Compute Servers and Distributed Workers

Compute Servers and Distributed Workers

A Remote Services cluster is a collection of nodes of two different types:

A Compute Server node supports the offloading of optimization jobs. Features include load balancing, queueing and concurrent execution of jobs. A Compute Server license is required on the node. A Compute Server node can also act as a distributed worker.

A distributed worker node can be used to execute part of a distributed algorithm. A license is not necessary to run a distributed worker, because it is always used in conjunction with a manager (another node or a client program) that requires a license. A distributed worker node can only be used by one manager at a time (i.e., the job limit is always set to 1).

By default, grb_rs will try to start a node in Compute Server mode and the node license status will be INVALID if no license is found. In order to start a distributed worker, you need to set the WORKER property in the grb_rs.cnf configuration file (or the --worker command-line flag):


Once you form your cluster, the node type will be displayed in the TYPE column of the output of grbcluster nodes:

> grbcluster --server=server1 --password=pass nodes --long
server1 ALIVE  COMPUTE VALID   ACCEPTING  0  0   2 2h28m 2.67 2.03 2019-04-07 11:41:25 [8.0.1 8.1.1] 8.1.1-v8.1.1rc0
server2 ALIVE  COMPUTE VALID   ACCEPTING  0  0   2 2h28m 3.47 0.83 2019-04-07 11:41:33 [8.0.1 8.1.1] 8.1.1-v8.1.1rc0
server3 ALIVE  WORKER  N/A     ACCEPTING  0  0  1  <1s   0.69 1.13 2019-04-07 14:09:37 [8.0.1 8.1.1] 8.1.1-v8.1.1rc0
server4 ALIVE  WORKER  N/A     ACCEPTING  0  0  1  <1s   1.17 1.05 2019-04-07 14:09:24 [8.0.1 8.1.1] 8.1.1-v8.1.1rc0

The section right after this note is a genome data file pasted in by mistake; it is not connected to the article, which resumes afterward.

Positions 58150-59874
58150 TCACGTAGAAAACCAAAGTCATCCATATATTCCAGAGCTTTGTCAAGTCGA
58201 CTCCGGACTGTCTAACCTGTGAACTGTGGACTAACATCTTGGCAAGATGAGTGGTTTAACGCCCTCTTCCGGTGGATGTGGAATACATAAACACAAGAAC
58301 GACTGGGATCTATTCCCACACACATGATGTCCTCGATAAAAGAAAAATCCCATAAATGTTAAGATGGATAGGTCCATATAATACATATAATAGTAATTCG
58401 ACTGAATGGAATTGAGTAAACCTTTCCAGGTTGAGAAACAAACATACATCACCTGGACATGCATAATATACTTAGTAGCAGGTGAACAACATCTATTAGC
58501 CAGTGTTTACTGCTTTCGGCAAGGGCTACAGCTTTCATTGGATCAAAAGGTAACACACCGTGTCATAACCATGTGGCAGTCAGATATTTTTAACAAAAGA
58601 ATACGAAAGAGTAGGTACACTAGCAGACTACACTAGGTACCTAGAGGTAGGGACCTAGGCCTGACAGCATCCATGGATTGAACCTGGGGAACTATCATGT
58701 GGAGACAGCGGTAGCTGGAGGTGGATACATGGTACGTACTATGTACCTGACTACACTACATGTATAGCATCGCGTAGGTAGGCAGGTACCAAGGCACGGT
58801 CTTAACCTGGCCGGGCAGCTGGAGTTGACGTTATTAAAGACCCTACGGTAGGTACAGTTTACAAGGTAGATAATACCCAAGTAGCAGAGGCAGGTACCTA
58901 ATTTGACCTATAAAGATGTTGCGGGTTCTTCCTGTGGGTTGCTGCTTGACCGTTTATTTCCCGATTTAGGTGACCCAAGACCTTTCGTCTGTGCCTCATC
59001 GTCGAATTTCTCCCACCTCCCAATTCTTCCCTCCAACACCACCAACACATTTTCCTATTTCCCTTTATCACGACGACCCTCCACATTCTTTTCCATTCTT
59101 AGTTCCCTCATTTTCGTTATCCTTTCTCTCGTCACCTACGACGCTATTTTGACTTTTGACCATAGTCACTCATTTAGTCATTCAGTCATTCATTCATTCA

The node type cannot be changed once grb_rs has started. If you wish to change the node type, you need to stop the node, change the configuration, and restart the node. You may have to update your license as well.

Distributed Optimization

When using distributed optimization, distributed workers are controlled by a manager. There are two ways to set up the manager:

  • The manager can be a job running on a Compute Server. In this case, the manager job is first submitted to the cluster and executes on one of the COMPUTE nodes as usual. When this job starts, it will also request some number of workers (see parameters DistributedMIPJobs, ConcurrentJobs, or TuneJobs). The first choice will be WORKER nodes. If not enough are available, it will use COMPUTE nodes. The workload associated with managing the distributed algorithm is quite light, so the initial job will act as both the manager and the first worker.

  • The manager can be the client program itself. The manager does not participate in the distributed optimization. It simply coordinates the efforts of the distributed workers. The manager will request distributed workers (using the WorkerPool parameter), and the cluster will first select the WORKER nodes then, if not enough are available, it will use COMPUTE nodes as well.
In both cases, the machine where the manager runs must be licensed to run distributed algorithms (you should see a DISTRIBUTED= line in your license file).

It is typically better to use the Compute Server itself as the distributed manager, rather than the client machine. This is particularly true if the Compute Server and the workers are physically close to each other, but physically distant from the client machine. In a typical environment, the client machine will offload the Gurobi computations onto the Compute Server, and the Compute Server will then act as the manager for the distributed computation.